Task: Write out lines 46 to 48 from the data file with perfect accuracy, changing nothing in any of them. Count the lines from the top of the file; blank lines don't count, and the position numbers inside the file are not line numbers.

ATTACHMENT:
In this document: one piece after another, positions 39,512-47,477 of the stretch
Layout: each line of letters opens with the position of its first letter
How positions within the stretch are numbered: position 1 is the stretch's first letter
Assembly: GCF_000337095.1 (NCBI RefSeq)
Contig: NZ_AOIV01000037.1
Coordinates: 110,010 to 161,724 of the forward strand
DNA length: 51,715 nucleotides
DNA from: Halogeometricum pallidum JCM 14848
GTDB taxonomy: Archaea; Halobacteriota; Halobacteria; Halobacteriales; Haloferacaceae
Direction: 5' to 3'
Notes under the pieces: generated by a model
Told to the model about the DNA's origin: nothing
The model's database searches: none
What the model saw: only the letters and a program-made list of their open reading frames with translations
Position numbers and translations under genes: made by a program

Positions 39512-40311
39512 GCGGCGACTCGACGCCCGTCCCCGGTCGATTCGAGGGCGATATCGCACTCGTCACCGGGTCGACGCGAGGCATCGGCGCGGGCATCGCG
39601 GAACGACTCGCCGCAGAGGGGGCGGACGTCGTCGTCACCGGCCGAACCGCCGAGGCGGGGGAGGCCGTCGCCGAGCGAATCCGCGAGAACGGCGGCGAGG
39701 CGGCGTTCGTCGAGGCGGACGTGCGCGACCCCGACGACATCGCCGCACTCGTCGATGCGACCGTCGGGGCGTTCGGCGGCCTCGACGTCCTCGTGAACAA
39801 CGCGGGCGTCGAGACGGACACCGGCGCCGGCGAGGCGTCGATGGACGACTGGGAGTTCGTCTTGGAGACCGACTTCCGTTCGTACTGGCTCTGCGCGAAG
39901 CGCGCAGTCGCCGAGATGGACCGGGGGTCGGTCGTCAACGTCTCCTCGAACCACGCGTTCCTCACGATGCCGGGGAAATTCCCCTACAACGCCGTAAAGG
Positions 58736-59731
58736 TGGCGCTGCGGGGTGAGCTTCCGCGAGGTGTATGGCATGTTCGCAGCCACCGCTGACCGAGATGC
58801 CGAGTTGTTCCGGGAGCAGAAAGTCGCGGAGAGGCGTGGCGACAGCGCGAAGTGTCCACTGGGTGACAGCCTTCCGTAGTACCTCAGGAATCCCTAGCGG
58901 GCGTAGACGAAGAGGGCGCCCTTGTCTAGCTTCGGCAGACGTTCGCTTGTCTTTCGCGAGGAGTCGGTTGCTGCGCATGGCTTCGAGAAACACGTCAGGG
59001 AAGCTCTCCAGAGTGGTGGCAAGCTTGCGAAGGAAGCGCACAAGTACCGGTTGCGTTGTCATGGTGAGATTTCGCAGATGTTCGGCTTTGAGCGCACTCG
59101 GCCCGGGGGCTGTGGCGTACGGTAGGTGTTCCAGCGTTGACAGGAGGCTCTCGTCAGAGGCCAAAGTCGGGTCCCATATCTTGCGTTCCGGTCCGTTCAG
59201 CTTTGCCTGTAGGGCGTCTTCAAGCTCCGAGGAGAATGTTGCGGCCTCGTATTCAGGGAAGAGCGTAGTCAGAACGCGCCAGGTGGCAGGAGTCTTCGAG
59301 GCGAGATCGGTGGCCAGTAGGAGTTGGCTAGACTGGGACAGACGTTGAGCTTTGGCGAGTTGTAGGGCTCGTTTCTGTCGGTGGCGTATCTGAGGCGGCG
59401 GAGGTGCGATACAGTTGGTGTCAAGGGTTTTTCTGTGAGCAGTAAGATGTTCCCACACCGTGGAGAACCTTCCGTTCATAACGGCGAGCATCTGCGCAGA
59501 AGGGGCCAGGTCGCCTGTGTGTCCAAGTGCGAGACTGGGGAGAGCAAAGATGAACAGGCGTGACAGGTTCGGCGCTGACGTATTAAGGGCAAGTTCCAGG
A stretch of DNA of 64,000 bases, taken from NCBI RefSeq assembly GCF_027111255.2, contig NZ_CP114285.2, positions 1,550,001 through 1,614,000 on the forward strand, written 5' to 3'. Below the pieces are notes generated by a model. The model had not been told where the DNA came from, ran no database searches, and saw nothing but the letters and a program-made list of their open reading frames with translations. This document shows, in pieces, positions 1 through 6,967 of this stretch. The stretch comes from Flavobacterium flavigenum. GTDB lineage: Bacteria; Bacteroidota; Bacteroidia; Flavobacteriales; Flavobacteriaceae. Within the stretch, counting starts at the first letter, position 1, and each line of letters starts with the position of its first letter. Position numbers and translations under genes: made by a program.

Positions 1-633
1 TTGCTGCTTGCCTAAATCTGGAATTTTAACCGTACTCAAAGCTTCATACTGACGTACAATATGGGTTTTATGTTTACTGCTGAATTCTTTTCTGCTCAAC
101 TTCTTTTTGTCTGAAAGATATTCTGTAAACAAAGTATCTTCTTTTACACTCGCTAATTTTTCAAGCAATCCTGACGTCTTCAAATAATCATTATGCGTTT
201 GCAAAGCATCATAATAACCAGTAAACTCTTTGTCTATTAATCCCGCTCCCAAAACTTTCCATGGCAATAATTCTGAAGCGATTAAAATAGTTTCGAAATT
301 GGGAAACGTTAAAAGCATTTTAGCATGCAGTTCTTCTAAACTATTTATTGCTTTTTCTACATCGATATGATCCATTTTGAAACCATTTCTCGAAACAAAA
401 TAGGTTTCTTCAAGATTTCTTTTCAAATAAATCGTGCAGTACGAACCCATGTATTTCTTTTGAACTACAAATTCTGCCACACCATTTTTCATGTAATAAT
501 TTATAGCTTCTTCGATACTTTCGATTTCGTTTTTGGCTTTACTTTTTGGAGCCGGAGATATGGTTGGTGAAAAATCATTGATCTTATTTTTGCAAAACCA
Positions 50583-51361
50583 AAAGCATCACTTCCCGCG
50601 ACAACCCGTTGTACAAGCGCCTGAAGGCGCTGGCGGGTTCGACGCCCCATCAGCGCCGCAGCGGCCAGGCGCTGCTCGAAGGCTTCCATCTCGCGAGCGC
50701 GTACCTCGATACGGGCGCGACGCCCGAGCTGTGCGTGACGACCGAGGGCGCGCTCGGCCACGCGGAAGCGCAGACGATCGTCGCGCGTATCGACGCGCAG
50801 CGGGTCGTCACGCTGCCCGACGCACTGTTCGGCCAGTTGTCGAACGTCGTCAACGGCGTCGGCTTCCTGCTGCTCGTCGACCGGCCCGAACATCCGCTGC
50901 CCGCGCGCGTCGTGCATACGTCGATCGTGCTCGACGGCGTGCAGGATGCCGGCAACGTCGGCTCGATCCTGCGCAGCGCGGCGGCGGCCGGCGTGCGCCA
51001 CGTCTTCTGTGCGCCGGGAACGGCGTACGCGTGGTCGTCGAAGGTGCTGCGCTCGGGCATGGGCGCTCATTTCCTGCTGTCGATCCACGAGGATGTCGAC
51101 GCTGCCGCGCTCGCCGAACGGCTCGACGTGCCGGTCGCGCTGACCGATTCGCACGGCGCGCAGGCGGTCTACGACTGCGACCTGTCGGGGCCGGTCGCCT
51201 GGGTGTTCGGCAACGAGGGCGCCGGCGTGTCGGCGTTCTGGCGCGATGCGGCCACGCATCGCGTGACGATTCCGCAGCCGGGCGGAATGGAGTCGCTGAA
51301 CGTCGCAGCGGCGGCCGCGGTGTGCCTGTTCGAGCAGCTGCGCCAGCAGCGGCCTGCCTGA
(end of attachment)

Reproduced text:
51001 CGTCTTCTGTGCGCCGGGAACGGCGTACGCGTGGTCGTCGAAGGTGCTGCGCTCGGGCATGGGCGCTCATTTCCTGCTGTCGATCCACGAGGATGTCGAC
51101 GCTGCCGCGCTCGCCGAACGGCTCGACGTGCCGGTCGCGCTGACCGATTCGCACGGCGCGCAGGCGGTCTACGACTGCGACCTGTCGGGGCCGGTCGCCT
51201 GGGTGTTCGGCAACGAGGGCGCCGGCGTGTCGGCGTTCTGGCGCGATGCGGCCACGCATCGCGTGACGATTCCGCAGCCGGGCGGAATGGAGTCGCTGAA